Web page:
DRIGGS, IDAHO – Kate and I have put all our savings – every spare penny we have, including our 401(k) – into gold, silver, and steel. We are ALL IN.
If my hypothesis about the world economy is correct, this bet will give my family and me financial freedom for the rest of our lives. We’ll never have to “work” again.
The Snowiest Place in North America
Greetings from our mountain hideout in Idaho…
My family and I are a traveling family. We’ve been on the road for three years traveling around the world, Airbnb hopping, living out of a suitcase…
For our latest adventure, we’ve come to one of the snowiest places in North America to experience what a cold, snowy winter feels like in a tiny mountain town.
The town we chose is called Driggs… population 1,660, one traffic light. It’s in a little valley called Teton Valley, which is sort of squashed between Yellowstone National Park and the western slope of the Teton Mountain range.
The Jet Stream brings vast rivers of moisture off the Pacific Ocean. The air collides with the mountains and it dumps…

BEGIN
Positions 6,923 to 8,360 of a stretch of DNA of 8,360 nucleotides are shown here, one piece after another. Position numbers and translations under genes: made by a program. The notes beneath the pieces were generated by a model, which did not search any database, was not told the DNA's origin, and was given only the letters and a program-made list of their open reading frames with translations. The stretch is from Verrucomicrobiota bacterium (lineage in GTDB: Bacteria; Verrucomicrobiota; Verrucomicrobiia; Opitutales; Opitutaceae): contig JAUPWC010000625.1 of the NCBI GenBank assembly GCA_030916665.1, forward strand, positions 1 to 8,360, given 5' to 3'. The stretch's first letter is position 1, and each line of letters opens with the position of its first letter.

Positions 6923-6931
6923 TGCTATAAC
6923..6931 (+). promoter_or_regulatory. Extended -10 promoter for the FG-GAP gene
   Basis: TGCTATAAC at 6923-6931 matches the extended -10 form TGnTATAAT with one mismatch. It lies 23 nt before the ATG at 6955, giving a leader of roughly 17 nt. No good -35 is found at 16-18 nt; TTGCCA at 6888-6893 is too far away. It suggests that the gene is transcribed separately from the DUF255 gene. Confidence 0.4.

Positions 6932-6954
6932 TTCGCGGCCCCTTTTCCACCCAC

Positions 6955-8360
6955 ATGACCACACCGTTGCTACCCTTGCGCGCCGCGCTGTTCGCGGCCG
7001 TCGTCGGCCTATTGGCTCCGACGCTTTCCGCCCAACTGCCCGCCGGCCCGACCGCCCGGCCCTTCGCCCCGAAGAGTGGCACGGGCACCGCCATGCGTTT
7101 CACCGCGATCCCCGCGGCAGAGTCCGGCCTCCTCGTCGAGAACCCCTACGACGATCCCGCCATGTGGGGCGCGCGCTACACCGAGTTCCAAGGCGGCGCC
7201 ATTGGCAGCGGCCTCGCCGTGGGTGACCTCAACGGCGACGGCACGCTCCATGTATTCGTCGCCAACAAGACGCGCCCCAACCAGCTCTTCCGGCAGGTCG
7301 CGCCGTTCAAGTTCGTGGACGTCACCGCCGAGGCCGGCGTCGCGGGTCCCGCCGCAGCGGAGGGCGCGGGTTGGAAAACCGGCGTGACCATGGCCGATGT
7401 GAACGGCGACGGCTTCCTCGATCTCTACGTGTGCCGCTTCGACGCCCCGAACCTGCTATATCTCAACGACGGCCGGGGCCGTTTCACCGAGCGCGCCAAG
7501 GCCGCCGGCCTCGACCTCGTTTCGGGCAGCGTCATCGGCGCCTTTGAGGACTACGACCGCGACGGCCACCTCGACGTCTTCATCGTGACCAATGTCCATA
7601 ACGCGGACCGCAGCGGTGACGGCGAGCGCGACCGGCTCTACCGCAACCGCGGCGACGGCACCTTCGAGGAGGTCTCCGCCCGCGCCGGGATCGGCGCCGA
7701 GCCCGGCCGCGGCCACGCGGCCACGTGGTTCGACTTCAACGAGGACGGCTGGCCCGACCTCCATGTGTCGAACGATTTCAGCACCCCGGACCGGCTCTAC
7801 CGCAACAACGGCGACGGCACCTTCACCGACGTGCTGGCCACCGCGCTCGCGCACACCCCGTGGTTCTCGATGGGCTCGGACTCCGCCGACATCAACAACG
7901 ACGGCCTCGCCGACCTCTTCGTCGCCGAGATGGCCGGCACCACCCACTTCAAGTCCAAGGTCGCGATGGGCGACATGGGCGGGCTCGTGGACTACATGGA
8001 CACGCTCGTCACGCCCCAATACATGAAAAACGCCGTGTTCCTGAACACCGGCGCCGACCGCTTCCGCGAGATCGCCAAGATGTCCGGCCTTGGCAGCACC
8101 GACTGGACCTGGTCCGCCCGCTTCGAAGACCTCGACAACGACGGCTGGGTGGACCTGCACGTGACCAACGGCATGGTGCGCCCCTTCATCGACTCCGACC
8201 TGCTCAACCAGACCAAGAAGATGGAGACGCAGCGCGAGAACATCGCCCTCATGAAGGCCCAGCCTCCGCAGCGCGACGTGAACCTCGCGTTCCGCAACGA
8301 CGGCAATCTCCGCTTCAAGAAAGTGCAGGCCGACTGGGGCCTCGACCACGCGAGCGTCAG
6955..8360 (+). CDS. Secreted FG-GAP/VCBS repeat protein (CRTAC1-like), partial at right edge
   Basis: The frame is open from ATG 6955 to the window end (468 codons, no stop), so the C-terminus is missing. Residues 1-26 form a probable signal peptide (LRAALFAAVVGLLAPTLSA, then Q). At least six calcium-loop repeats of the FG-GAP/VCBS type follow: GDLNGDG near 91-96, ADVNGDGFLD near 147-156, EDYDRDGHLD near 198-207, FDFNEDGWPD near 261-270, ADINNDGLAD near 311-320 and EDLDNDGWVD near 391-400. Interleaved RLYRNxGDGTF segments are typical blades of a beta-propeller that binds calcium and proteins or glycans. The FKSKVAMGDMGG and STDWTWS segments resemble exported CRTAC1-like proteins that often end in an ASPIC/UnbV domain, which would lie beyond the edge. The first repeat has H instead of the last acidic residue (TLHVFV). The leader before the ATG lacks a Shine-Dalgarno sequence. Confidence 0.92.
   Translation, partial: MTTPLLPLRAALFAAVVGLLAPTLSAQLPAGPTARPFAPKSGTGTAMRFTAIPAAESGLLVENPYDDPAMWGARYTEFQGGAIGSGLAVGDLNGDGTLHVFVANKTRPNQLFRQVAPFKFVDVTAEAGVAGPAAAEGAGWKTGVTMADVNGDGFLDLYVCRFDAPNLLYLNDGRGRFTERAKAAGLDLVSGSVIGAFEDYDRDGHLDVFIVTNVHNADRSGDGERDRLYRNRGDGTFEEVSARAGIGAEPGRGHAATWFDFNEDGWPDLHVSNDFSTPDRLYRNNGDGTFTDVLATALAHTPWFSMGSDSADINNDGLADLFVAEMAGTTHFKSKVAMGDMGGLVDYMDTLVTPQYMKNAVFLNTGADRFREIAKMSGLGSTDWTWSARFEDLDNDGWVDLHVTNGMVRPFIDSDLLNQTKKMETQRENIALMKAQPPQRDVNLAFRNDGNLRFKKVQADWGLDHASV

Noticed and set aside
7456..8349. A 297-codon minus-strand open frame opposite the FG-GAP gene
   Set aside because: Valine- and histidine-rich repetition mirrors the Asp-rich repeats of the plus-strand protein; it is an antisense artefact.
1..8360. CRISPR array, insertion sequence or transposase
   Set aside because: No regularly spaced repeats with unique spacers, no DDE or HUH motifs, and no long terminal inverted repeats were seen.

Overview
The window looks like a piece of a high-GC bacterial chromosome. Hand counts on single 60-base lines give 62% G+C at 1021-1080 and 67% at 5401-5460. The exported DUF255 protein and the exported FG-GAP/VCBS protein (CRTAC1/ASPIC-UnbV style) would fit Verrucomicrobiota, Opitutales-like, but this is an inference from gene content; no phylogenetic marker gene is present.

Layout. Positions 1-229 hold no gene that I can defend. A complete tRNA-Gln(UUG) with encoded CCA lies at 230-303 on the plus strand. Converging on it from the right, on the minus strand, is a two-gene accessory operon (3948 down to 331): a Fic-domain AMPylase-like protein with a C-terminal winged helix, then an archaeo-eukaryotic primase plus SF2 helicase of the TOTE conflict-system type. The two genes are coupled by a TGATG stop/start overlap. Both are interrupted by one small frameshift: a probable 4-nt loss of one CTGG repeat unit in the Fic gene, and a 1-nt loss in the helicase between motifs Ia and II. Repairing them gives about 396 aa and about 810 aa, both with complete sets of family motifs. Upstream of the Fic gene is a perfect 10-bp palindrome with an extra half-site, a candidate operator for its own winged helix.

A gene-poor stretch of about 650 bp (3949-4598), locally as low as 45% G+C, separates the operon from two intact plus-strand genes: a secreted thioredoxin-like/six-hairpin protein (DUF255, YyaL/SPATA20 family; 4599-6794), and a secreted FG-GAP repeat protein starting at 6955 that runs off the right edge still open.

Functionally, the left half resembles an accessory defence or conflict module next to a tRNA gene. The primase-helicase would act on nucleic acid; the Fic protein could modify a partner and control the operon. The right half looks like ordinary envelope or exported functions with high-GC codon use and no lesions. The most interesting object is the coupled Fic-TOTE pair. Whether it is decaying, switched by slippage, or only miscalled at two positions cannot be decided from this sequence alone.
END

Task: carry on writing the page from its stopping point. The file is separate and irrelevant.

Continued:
(I only learned about this area by searching Google for “the snowiest places in North America.”)
Snowfall and Friendly Community
Another 15 inches of snow fell last night. We’ve now had heavy snowfalls seven days in a row, and 154 inches so far this month.
This is the field behind our Airbnb cabin. I came out to take photos this morning after the overnight dump. These are our neighbors, taking their three dogs for a morning walk.
Our neighbors walking their dogs this morning
And here’s Miles, 11, posing in front of the fresh powder:
Miles (11) stands next to a neck-deep pile of snow
Yesterday, I drove the car off the road. Everything was so white – the road, the fields, the sky – I couldn’t see the edges of road and I became disoriented. I was so confused, I veered across the road and into the powder on the other side – without realizing it. I never even hit the brakes.
Luckily, a man came past in a truck and towed us out.
A friendly person towed us out of the snow
Perhaps the most exciting thing about living here is that we are starting to make friends. We’ve been on the road for the last three years and we haven’t experienced much in the way of “community” during that time. It’s just been the five of us… a little wolfpack.
But now that we’re living in a small, friendly community, we are meeting people and integrating with our neighbors. There are lots of other homeschool families in our neighborhood and our kids have made friends with some of them.